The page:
If your scene partner gives you a glass of milk, you could take the milk and say, “thanks” and hold it and you guys could look at each other and try to think of something to make the scene about. OR you could use the milk! You have milk! Use it! Maybe you’re lactose intolerant and super pissed that your own mother never remembers, or maybe giving you milk before bedtime is the most comforting thing another person can do for you and your roommate just moved you to tears, or maybe a glass of milk is code for sex between you and your boyfriend because you guys are super weird. I don’t know. I’m just saying you can use anything, even milk.

Make the milk meaningful. Don’t let things go unnoticed.

What is the best lesson you’ve learned from improv that translates to your real life? 

The only way to get over your fear is to go through it. You have to face it. In your life you have to step out boldly and take risks not knowing what’s going to happen to you, just exactly as you do in an improv scene. The difference is that in improv, this usually leads to fun in the moment and high fives after the show. In real life, it’s not usually fun to face your fear. Real life is fucking scary and things can get ugly. But the result is the same: after you face the fear, you’re free.

I really like the author Frederick Buechner. He writes, “whenever you find tears in your eyes, especially unexpected tears, it is well to pay the closest attention.” He goes on to say that your tears are telling you something about the secret of who you are, where you’ve come from and where you have to go next.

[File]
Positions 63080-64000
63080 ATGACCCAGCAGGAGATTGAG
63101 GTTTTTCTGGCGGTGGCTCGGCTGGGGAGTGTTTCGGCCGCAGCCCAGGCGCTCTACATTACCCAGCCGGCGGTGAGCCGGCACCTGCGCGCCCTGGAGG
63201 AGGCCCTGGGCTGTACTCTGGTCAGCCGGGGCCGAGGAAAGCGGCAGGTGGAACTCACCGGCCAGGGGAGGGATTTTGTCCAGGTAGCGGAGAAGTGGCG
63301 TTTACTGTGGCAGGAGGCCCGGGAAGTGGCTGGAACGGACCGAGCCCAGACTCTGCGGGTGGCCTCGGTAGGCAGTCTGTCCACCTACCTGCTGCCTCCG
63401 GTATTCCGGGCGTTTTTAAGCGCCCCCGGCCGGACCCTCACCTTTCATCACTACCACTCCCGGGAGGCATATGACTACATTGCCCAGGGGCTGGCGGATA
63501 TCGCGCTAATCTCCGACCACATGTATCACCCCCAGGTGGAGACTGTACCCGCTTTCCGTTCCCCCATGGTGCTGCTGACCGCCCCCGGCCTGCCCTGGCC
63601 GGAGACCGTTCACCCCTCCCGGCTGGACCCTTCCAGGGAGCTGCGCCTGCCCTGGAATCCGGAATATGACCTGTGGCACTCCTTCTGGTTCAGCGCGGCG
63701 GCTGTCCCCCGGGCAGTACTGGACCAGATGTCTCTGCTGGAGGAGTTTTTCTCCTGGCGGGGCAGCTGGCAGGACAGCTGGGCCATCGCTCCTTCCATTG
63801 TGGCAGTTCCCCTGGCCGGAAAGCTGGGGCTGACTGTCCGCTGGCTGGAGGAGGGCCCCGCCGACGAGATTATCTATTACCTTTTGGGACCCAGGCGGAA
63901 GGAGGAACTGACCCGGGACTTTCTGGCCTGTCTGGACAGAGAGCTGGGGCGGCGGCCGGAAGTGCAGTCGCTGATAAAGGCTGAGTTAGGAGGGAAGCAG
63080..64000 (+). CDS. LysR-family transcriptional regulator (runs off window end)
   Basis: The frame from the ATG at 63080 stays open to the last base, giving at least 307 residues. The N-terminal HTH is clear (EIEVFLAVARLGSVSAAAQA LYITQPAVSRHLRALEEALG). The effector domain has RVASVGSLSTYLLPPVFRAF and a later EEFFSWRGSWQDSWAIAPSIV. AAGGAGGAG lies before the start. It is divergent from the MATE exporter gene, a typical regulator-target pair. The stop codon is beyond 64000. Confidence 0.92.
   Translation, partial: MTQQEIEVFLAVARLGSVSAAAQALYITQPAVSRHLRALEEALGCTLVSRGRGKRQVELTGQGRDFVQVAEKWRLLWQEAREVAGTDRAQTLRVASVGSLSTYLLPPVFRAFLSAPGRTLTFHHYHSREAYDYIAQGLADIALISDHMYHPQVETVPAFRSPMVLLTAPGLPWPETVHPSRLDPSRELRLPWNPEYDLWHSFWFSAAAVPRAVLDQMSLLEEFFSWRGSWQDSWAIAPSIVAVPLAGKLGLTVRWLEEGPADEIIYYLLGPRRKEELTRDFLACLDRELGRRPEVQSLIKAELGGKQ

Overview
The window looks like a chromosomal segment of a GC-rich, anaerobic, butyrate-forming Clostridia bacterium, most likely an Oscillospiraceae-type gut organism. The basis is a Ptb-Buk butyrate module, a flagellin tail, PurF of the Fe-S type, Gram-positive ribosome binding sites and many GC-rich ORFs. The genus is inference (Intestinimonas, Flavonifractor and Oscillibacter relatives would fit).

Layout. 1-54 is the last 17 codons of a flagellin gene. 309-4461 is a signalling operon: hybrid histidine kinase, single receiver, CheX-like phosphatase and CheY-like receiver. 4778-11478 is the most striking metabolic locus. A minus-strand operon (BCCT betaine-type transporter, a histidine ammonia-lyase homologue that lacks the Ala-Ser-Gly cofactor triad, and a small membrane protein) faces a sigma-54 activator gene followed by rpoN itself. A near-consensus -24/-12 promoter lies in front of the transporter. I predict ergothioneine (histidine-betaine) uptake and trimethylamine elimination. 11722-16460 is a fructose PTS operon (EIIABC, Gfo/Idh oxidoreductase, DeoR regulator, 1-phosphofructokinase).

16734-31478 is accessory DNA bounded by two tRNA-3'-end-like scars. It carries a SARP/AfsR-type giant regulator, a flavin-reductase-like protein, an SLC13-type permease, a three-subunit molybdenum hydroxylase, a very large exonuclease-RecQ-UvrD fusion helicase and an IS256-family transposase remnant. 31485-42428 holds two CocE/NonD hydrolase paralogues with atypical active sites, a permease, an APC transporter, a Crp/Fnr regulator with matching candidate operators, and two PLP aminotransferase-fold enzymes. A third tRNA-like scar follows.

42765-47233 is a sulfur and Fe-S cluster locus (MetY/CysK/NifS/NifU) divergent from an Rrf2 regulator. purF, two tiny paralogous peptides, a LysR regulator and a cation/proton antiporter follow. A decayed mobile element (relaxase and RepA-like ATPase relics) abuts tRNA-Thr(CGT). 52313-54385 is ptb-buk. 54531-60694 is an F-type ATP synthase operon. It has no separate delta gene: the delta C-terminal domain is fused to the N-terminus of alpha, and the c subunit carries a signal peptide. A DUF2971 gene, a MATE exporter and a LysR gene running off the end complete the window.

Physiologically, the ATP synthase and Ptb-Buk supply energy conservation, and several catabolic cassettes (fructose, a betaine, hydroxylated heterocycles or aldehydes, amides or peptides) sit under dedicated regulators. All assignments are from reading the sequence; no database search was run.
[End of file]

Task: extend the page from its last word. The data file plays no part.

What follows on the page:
The same is true of your fears. If you pay attention to what’s scaring you and really follow it, step into it, you’ll become the best version of yourself. You have to. You have to have scary conversations where you let your guard down. You have to say how you feel. You have to fight for what you need and let go of things that hold you back. You have to trust, love, forgive. You have to do the thing you really don’t think you can do.

You might get rejected. You might feel pain. You might have to work incredibly hard. But you can do it! Be brave.

Do you have anything going on that you’d like to plug? 

I have a secret blog that I’m hopefully unleashing to the world before 2014 is over.

JK47!!! (me and Jake McGuire) is going to do another show soon.

Storyteller is every Saturday, and this Saturday Kevin McDonald will be playing with us!

Oh and, she doesn’t know it yet, but Sera Jennings and I are starting a two person team called Sorry Bout It Keisha!

What St. Louis improviser(s) would you like to see answer these questions?

Marshall Cox, Kate Cole, Jake Sellers

(Optional…well, more optional than the others). Is there a video, podcast episode, blog post etc about improv that you find particularly inspirational or inspiring?

I’m reading Improvise by Mick Napier right now and it’s really good! Highly recommend.

Also, there’s this amazing blog my friend writes called “I’m Making This All Up” and everyone should check it out. 😀